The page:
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Open Access for Scientific Publications

Due to the increasing digitalization and spread of the internet there are many new chances for scientists, especially in the area of publications. One omnipresent term is Open Access: The following article gives answers to questions like “what is OA?” and “what opportunities provides OA for scientists?“.

Note: This article provides an overview of the legal framework which may be relevant for language scientists. As information they are not legally-binding and cannot substitute for experts' information on the respective topic.

 

What is Open Access?

Open Access is a publication strategy which provides free and unrestricted access to knowledge and information, especially peer-reviewed scholarly research.

There are two ways the author can provide open access:

  1. The Golden Road: Scientific and scholarly articles are initially published in Open Access journals or other forms of OA publications (monographs, collective volumes,…). The authors pay a publication fee to the OA publishers.
  2. The Green Road:The articles are self-archived in openly accessible institutional or subject-based servers (=OA repositories) as digital documents – either alongside or after publication in a paid access journal.

 

What are the benefits of OA for scientists?

 

Case 1:

You want to primarily publish your work in an OA repository to make it available for the broadest (professional) audience possible.

Make use of an open-content license (e.g. Creative Commons) to publish it in an institutional repository or open-access journal. You can choose from a wide range of repositories. Note the the restrictions of use on your work.

 

Case 2:

You’ve already published your work in a journal and now want to publish it through Open Access (e.g. for archiving purposes).

If the work was published before Dec 31, 1994, you as an author have the right of electronic distribution; “in other words, these works may be made available online to the public notwithstanding contractual provisions to the contrary. (This does not apply if an agreement on digital distribution was made retrospectively.)” [i]

If the work was published after Dec 31, 1994, the publisher has the right of electronic distribution because since then, online use belongs to the officially recognized types of uses in the copyright system.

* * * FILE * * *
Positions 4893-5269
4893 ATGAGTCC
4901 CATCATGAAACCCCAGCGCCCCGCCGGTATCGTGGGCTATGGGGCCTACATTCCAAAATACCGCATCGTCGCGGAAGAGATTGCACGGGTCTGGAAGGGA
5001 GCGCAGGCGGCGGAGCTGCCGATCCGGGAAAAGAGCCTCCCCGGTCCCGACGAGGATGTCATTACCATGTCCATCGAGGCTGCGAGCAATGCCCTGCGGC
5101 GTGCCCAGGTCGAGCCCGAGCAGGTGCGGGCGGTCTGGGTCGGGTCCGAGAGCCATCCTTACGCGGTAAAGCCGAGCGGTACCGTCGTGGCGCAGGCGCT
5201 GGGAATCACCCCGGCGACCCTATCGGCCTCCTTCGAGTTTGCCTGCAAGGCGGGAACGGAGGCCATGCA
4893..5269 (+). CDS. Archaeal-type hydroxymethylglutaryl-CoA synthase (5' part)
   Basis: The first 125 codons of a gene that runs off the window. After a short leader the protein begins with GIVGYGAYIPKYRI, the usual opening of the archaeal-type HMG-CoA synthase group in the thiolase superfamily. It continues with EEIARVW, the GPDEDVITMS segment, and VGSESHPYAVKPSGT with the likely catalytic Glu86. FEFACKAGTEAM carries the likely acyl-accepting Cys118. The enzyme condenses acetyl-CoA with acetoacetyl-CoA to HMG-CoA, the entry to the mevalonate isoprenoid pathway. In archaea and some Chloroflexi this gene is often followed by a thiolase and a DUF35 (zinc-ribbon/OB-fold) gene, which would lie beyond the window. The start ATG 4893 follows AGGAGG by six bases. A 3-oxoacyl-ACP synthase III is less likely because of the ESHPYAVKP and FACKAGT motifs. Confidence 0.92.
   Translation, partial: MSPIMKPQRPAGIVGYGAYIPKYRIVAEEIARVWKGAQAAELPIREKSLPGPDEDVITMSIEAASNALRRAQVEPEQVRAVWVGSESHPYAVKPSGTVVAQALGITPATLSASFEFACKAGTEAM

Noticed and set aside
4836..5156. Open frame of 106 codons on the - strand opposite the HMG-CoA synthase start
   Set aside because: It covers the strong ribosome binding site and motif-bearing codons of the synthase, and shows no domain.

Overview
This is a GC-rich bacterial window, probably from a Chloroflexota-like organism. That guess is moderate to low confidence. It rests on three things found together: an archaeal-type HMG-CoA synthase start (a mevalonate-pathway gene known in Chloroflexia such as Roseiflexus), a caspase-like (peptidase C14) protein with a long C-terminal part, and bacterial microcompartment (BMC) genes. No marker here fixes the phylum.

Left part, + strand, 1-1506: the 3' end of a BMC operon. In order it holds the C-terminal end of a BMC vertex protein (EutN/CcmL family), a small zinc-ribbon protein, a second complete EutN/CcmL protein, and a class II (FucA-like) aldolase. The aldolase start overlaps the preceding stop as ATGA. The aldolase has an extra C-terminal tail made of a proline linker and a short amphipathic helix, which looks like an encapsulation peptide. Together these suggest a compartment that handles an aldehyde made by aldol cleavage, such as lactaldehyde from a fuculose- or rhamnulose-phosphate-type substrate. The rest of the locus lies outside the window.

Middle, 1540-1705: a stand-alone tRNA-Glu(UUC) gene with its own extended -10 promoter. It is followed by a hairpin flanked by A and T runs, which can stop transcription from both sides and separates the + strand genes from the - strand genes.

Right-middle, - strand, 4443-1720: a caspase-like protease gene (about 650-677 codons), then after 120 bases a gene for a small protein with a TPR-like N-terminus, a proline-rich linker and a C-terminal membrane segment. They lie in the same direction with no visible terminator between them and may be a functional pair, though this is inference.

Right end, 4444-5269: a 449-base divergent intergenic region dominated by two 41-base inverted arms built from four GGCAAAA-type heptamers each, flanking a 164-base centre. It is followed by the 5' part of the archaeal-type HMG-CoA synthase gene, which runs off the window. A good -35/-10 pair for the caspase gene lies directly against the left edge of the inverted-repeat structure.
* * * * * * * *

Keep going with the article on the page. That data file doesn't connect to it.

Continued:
If the work was published between Jan 1, 1966 and Jan, 1 2008, see § 137 1 UrhG: If the author has vested his rights of exclusive use to another party in a licensing agreement, “the rights of online use […] automatically devolved to the holder of the exclusive rights of use unless the author lodged an objection with the holder of these rights before the end of 2008”[ii] or 3 months after the new type of use becomes known.

If you now reach the result that the publisher holds the exclusive right to your work, you have to check whether the publisher's open-access policies are already available in the SHERPA/RoMEO database, a project now run by SHERPA: Securing a Hybrid Environment for Research Preservation and Access. By now, numerous publishers allow authors to archive their manuscripts in full-text repositories in parallel with, or after, publication. The SHERPA/RoMEO Listings provide details of journal publishers' policies with respect to the self-archiving of scientific and scholarly publications. The listings are not, however, legally binding. In case of doubt, the publishing agreement prevails.

If the journal or publisher in question is not (yet) on the SHERPA/RoMEO list, the author's entitlement to self-archive in SSOAR must be determined on an individual basis. The respective publishing agreement terms are decisive here.” [iii]

Some licensing agreements in recent years permit a concurrent archiving on OA repositories provided that the source of initial publication is stated. Concerning this matter, read your contract carefully and consult a lawyer.